That was the message conveyed by a UWUA Young Workers Committee panel that gathered virtually for the P4A Training in Action conference. Committee members joined me and National Executive Vice President Patrick Dillon for a discussion about the choices they faced as high schoolers preparing for their futures. They hope that by sharing their experience they can help other young people facing similar decisions.
“What we hope to get across to young people out there deciding on career options is that while college is one path to take, it’s not the only path. There are other options out there,” Amber Lalaonde said to start the discussion. Her own journey to becoming a member of Michigan Local 104 started with trying out college before she ultimately landed her utility job. “I grew up in a union household. It was always ‘You can go to college, or you can go to trades.’ I wanted to originally go into nursing, and I switched to teaching, and then I just got an associate degree, walking away with pretty much a mortgage that I am still paying on.”
California member Lita Jimenez of Local 132 echoed that experience: “I originally thought I wanted to go into law, so I got my paralegal degree, expecting to make so much money. While I didn’t stay with it, I did land in my union job, and I’m making probably double now what I would have been making as a paralegal.”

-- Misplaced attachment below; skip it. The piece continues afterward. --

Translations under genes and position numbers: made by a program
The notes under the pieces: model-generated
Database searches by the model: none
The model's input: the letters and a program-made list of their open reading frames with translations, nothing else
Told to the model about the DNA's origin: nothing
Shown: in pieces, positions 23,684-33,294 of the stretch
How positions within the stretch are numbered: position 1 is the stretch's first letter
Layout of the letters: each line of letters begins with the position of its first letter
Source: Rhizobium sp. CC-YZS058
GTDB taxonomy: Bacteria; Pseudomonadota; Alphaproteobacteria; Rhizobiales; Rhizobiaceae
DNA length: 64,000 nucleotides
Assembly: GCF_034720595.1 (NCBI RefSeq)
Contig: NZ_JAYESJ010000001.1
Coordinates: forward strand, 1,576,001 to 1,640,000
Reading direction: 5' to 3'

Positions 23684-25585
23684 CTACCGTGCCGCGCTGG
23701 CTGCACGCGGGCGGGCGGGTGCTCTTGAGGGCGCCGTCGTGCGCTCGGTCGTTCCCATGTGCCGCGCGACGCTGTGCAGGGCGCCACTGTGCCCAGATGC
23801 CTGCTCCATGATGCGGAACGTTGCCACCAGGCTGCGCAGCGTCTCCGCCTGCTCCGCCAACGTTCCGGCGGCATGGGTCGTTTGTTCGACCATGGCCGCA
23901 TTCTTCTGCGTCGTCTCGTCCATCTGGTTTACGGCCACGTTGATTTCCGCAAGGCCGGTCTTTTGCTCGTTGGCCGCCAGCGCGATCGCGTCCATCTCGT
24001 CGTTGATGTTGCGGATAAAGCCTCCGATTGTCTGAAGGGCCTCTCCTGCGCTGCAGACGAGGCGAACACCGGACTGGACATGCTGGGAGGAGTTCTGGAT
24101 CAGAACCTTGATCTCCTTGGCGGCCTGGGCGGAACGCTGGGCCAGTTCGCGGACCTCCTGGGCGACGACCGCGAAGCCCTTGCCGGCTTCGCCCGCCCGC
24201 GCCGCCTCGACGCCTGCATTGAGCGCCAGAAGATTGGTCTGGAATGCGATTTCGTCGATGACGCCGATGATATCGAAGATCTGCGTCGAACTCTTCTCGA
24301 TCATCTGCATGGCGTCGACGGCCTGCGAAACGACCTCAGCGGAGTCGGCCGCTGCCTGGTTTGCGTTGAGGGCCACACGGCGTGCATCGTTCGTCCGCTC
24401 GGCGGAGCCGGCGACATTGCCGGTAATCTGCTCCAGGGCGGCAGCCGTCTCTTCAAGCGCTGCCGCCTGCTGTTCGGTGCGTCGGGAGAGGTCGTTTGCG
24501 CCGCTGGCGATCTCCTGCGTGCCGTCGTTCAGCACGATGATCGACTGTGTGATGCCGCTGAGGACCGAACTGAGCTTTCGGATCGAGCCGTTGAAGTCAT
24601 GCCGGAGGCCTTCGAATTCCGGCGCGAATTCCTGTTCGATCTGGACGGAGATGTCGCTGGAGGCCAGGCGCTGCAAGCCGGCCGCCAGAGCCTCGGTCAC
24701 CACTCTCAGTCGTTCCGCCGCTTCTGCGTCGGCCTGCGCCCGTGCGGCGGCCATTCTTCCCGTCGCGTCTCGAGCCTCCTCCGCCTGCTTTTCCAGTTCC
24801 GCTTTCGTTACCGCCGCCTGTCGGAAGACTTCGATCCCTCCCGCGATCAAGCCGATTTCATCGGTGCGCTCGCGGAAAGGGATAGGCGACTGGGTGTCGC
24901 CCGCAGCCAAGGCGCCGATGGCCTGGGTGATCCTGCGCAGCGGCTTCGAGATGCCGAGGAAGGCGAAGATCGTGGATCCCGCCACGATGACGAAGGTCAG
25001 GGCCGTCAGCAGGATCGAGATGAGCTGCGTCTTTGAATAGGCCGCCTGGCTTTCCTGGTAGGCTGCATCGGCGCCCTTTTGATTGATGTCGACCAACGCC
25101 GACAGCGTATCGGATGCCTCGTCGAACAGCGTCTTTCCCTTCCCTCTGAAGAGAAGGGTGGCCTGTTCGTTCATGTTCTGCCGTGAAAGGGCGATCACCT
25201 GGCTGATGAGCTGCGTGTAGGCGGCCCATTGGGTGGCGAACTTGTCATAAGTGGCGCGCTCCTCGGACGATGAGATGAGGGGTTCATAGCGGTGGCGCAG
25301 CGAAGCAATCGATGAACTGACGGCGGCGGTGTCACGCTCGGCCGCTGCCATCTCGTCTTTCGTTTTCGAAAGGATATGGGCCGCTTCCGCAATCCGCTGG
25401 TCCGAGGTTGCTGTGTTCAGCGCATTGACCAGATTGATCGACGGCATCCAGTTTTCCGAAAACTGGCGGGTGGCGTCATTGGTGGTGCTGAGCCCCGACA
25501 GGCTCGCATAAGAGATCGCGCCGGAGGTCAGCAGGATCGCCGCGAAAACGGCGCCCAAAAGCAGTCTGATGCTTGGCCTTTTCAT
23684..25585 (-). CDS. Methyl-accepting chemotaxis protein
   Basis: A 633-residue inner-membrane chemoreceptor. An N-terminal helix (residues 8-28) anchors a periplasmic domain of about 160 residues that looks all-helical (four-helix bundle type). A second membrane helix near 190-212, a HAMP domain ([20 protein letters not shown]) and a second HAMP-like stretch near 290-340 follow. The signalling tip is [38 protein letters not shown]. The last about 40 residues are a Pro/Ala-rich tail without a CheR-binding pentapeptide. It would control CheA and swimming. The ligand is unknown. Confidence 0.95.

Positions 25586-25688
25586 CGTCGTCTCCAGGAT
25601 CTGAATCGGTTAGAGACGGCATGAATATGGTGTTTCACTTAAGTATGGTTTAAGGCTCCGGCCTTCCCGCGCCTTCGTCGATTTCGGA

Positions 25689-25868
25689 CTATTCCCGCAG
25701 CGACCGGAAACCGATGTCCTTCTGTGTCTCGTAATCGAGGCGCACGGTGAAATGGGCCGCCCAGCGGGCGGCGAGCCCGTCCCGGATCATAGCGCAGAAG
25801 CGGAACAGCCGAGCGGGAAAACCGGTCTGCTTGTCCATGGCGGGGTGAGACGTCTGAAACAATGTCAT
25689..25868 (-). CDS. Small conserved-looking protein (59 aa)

“I wish I knew more of that in high school, where I could have done something I liked,” Local G-555 Steward Rick Higginbotham added. He, too, spent time and money pursuing college before he found his calling as a utility worker.
For these young members, a union job is about more than money. “The money is great, but the union has built a family for me,” said Melissa Suarez, a member of Local 129. “I didn’t have all of that stuff growing up. My mom worked, my stepdad worked, my dad worked, my stepmom worked. I didn’t have a close family. Just having the union as a family, is really what keeps me here.”
If you know high schoolers planning for their futures, UWUA’s Young Workers Committee wants them to know there are choices out there that provide good paying, union jobs. College isn’t for everyone, especially straight out of high school. We encourage young people to do their homework: A union job is a viable option. You can learn a real-world skill and earn a substantial wage doing something you love and something that you can use. For more information, contact Reggie Davis at email@example.com.